Monday, December 3, 2007

The Parable of the Ichthropic Principle

I found this while scanning the internets, and thought I would share:

The Parable of the Ichthropic Principle

Sixty meters underground, a river used to run through the limestone of the Mexican state of Oaxaca. Because the limestone was uneven in density and porosity, the river carved an irregular channel, widening and contracting. Eventually, over a very long period of time, the surface of the land above underwent changes resulting from diminished rainfall. As the volume of water draining through the underground river decreased, the channel it had carved became a cave. Nonetheless, a trickle of rain still flowed through cracks and crevices, enough to maintain stable pools of fresh water in the lightless depths.

In one such pool lived a small school of fish of the family Characidae. Characids are an adaptable group, occupying many ecological niches of the planet Earth. The characids of this geologically isolated pool had several distinctive adaptations, the most unusual being that they were eyeless. Thus we can identify them henceforth as blind cave fish. Lacking sight, the blind cave fish were well equipped to detect vibrations of any sort through the sensory cells of their lateral lines, which was how they foraged for food as well as how they located each other for mating purposes. Fortunately, water is a superb transmitter of vibrations. Greater self-awareness would not have been adaptive in the bleak conditions of their pool, but if they'd possessed it, they would have had no reason to suppose that any other characids inhabited any other pool in this or any other cave, or indeed that any other pool in any other cave was inhabitable.

The blind cave fish had two rigid requirements for survival--oxygen and food. The oxygen in the pool was maintained at roughly the level they required by the dependable trickle of rain which replenished the loss of water through the porous limestone bed of the pool. Also, the water was cold--a constant forty-one degrees Fahrenheit--which of course allowed maximal oxygenation. Although the fish had no "knowledge" of it, a grave danger to their survival existed in two kinds of pollution: nitrates from their own metabolic waste products, and gradual mineralization from the influx of acid rain water seeping through the soil. Periodically, however, drenching storms would flood the land, refilling the underground river channel and flushing the pool. Most of the blind cave fish would be swept away to an uncertain fate, but enough would survive to rebuild their population. Even the most catastrophic flushing would not decimate them, since their eggs, which were adhesive, were always laid in protected chinks and cracks. Had the floor of the pool been smooth, or had the flooding carried other menaces into their cave, no doubt the blind cave fish couldn't have thrived as they did. It should be noted that the thick layers of rock above, which shielded them from hot sunlight, also shielded them from ultra-violet and other forms of radiation that might have threatened their survival.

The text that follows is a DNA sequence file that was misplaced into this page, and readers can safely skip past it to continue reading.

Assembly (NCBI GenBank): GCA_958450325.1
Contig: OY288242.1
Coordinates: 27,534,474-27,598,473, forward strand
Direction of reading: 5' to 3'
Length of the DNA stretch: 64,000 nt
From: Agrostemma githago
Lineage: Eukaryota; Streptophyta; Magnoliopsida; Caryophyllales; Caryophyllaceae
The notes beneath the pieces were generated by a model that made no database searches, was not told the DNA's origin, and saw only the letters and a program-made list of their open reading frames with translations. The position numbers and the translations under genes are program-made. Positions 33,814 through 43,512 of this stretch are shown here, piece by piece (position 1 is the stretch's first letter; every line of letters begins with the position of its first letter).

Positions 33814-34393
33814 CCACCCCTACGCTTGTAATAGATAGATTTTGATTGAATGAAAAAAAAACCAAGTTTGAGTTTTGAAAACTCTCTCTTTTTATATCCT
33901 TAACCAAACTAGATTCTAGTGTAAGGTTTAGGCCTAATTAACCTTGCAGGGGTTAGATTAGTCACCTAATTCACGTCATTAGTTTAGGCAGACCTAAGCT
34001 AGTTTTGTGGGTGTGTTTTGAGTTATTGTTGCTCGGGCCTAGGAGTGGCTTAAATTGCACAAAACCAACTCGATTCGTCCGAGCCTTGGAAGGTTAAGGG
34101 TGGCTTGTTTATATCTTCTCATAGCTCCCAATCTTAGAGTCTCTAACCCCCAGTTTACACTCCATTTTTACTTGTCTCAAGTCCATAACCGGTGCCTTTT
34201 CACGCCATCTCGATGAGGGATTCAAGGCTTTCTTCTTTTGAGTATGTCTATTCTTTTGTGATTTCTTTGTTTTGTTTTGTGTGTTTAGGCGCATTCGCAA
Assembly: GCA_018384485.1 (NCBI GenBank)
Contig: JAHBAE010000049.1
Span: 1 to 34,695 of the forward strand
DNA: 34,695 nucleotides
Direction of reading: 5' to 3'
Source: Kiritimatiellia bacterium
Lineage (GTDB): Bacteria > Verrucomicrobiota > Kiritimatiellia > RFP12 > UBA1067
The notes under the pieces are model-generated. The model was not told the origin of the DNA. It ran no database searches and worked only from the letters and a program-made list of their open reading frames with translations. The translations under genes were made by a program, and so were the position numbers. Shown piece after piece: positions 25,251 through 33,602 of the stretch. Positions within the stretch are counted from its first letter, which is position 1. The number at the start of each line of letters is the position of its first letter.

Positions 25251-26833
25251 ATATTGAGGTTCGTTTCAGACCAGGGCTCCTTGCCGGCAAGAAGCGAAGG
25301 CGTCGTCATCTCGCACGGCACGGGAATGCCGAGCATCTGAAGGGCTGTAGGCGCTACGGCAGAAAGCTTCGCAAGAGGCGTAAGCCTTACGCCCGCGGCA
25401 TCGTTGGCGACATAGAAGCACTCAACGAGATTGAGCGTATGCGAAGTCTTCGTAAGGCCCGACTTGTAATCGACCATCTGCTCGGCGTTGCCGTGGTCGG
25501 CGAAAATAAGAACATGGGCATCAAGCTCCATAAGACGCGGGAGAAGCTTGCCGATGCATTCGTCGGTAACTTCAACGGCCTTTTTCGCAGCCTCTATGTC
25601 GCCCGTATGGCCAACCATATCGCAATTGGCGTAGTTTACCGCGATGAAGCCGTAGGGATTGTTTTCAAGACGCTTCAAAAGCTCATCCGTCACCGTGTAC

The blind cave fish were dependent for their nutrition on another intricate and improbable set of circumstances. Since no light whatsoever penetrated the cavern, no photosynthesizing plants or algae could flourish. Nonetheless, populations of microbes and nearly microscopic arthropods shared the pool. These were the food source upon which the blind cave fish depended, though they supplemented their diet by scavenging the corpses of their own dead. In turn the arthropods and microbes were dependent on bat droppings for 100% of their nutrients. The bats, in huge numbers, infested a large dry cavern of the same cave. The only above-water outlet from their cavern to the fresh air above passed through the grotto of the pool, the ceiling of which was too encrusted with stalactites to attract bats to nest. Thus the quantity of guano the bats dropped in flight was always enough to sustain the pool's organisms yet never enough to poison the water.

The blind cave fish were by far the largest and most metabolically active of these aquatic creatures. Having neither predators nor competition, they had ample reason to be happy with their lives--that is, had they had enough self-awareness to exhibit happiness--since each and every condition of their environment seemed specifically suitable to their needs, while any variation of those conditions would have made their life impossible. Indeed, the conditions in which they subsisted were so random yet so improbably assembled that it must have seemed to the fish--again granting them the self-awareness to consider probabilities--that the pool had been designed to provide for their existence.

Allowing them just a bit more rationality than they truly possessed, logic would surely have suggested to the blind cave fish that where there is design, there must be a designer. No matter how much intellect we attribute to our three-inch long albino eyeless characids, however, it's clear they had no means of fathoming the nature of the designer, unless it were itself an inscrutable but omnipotent blind cave fish.


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